Merrill introduces frontier equity index

(SUPPLIED)   


 

Merrill Lynch Global Research has introduced a new frontier equity index, which is designed to identify the largest and most liquid stocks in frontier markets. A “frontier market” is a developing economy with an undeveloped equity market.

 

The Merrill Lynch Frontier Index is composed of 50 stocks in the frontier markets of Europe, the Middle East, Africa and Asia, reflecting 17 countries, including the UAE, Kuwait, Nigeria, Morocco, Pakistan, Kazakhstan, Vietnam and Cyprus.

 

Michael Hartnett, Merrill Lynch’s chief global emerging markets equity strategist, said: “The ultimate goal for many investors in 2008 is to find assets which are not closely linked to the fortunes of Wall Street. Frontier market returns are far less correlated to the performance of the S&P 500 than emerging and developed equity markets.”
 
In frontier markets, during the period of February 2000 to December 2007, the monthly correlation of returns for the S&P 500 was 32 per cent, compared to 73 per cent for emerging markets and 96 per cent for developed markets.

 

Stocks listed in the Middle East make up 50 per cent of the new index, followed by a 22.6 per cent share for Asia, 14.1 per cent for Europe and 13.3 per cent for Africa. The top three countries represented in the index are the UAE (23.1 per cent), Kuwait (18.1 per cent) and Pakistan (13.6 per cent).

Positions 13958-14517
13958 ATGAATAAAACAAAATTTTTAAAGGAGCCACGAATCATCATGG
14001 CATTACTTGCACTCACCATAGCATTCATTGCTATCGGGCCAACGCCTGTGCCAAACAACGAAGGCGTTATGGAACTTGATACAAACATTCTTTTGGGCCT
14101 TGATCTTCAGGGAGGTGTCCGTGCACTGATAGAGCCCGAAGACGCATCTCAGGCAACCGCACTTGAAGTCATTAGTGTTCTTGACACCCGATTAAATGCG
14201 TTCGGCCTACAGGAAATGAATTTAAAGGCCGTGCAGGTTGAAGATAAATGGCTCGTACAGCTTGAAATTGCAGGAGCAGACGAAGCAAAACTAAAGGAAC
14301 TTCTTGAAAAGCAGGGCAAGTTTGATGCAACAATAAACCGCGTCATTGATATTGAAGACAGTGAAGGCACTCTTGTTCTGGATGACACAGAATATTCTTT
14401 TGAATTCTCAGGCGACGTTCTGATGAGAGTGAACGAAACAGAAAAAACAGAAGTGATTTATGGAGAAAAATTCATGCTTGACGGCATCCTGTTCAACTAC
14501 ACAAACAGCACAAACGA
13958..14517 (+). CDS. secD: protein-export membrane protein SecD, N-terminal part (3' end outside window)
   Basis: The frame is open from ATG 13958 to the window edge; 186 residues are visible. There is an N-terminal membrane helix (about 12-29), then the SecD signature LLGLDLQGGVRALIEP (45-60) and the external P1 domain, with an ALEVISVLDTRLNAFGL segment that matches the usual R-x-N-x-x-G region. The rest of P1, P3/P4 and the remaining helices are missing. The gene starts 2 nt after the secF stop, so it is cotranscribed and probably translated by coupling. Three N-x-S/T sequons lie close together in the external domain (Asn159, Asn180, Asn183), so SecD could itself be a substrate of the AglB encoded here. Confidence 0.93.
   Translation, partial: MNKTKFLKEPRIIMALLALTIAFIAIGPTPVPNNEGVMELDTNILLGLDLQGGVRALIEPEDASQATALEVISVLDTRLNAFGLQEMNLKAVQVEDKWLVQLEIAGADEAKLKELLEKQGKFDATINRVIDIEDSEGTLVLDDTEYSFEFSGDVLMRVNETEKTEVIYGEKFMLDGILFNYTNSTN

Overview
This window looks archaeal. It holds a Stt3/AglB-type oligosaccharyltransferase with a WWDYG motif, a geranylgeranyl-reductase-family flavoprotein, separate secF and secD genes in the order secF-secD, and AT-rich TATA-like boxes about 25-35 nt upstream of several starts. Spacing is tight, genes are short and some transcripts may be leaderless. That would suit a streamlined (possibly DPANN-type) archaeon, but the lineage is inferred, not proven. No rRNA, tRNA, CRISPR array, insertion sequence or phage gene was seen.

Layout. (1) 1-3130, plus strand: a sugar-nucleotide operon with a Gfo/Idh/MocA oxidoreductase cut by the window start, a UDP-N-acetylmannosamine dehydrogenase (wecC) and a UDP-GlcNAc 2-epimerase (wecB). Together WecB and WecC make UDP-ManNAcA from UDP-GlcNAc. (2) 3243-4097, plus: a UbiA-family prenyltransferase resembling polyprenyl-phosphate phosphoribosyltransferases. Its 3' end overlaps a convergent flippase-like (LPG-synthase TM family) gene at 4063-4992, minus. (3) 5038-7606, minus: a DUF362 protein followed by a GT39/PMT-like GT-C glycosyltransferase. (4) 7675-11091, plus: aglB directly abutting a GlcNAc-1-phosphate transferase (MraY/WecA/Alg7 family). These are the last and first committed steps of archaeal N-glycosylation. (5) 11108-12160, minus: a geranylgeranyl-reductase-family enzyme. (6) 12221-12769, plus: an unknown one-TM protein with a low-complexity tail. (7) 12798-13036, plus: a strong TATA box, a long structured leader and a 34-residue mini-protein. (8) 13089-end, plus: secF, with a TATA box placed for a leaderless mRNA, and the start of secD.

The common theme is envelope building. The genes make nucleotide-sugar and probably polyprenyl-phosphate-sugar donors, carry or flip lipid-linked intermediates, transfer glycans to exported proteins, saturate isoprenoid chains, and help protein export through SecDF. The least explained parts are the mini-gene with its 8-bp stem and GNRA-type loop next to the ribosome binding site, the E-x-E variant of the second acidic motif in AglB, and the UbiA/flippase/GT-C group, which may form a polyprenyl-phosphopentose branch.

Banks dominate the index (39.4 per cent), followed by financial services companies (25.7 per cent) and oil and gas firms (13.6 per cent).
The hallmarks of frontier markets include undercapitalisation and weaker regulatory frameworks, as well as lower levels of foreign ownership, borrowing and transparency.

 

Frontier markets have outperformed both emerging and developed equity markets since January 2000, with 20 per cent annualised returns, compared to 12 per cent for emerging markets and one per cent for developed markets. While market risk is high in frontier markets, they also have strong economic growth potential.

 

To be included in the index, stocks must have a market capitalisation of at least $500m, a three-month average daily turnover of at least $750,000 and a foreign ownership limit above 15 per cent. The composition of the stock index will be reviewed twice a year, in February and August.

 

Henry Hall, head of global emerging market equity linked sales, structuring and financing for Emea, said: “Frontier equity markets offer investors a unique opportunity to diversify their portfolio, as well as to benefit from what we believe will be the markets’ significant long-term growth potential.”

 


The Numbers 
 
50%: The share of stocks listed in the Middle East on the new index
 

23.1%: The UAE’s share


 

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